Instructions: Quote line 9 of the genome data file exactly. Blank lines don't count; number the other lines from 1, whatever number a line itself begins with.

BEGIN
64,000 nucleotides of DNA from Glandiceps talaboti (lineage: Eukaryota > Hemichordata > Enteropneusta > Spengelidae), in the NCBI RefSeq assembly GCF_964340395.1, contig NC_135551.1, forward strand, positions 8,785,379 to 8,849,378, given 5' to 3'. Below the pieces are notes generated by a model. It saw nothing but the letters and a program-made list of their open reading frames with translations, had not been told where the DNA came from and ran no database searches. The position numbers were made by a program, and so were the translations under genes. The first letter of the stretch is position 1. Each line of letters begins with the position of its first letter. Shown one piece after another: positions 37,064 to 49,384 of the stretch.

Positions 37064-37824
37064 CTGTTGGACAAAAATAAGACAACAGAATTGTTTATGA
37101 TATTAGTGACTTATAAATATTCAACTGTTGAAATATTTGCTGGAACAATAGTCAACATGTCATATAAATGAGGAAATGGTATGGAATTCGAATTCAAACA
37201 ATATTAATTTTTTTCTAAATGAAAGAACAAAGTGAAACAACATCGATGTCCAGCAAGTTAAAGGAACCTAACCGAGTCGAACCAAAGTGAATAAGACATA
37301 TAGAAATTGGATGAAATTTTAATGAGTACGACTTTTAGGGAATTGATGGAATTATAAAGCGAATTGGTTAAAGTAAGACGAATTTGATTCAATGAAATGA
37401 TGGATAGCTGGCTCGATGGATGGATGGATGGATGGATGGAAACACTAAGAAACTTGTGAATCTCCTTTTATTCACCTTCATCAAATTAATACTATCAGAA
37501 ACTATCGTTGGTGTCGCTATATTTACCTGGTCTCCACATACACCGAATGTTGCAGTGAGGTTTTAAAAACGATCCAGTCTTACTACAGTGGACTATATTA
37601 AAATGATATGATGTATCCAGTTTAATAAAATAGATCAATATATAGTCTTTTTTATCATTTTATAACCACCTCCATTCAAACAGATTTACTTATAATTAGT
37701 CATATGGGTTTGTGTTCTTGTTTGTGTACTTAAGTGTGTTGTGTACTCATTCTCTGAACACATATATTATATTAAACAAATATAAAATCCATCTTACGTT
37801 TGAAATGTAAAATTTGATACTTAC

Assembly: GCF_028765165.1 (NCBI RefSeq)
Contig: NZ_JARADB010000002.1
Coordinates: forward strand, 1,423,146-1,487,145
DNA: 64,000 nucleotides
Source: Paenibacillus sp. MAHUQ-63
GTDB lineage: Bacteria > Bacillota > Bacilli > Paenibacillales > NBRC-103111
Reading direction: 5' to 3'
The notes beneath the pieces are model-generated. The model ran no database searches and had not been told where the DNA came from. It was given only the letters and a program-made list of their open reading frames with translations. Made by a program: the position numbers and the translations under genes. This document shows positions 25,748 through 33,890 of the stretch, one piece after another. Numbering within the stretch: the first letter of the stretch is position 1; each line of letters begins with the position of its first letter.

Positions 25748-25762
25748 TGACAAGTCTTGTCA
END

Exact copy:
37601 AAATGATATGATGTATCCAGTTTAATAAAATAGATCAATATATAGTCTTTTTTATCATTTTATAACCACCTCCATTCAAACAGATTTACTTATAATTAGT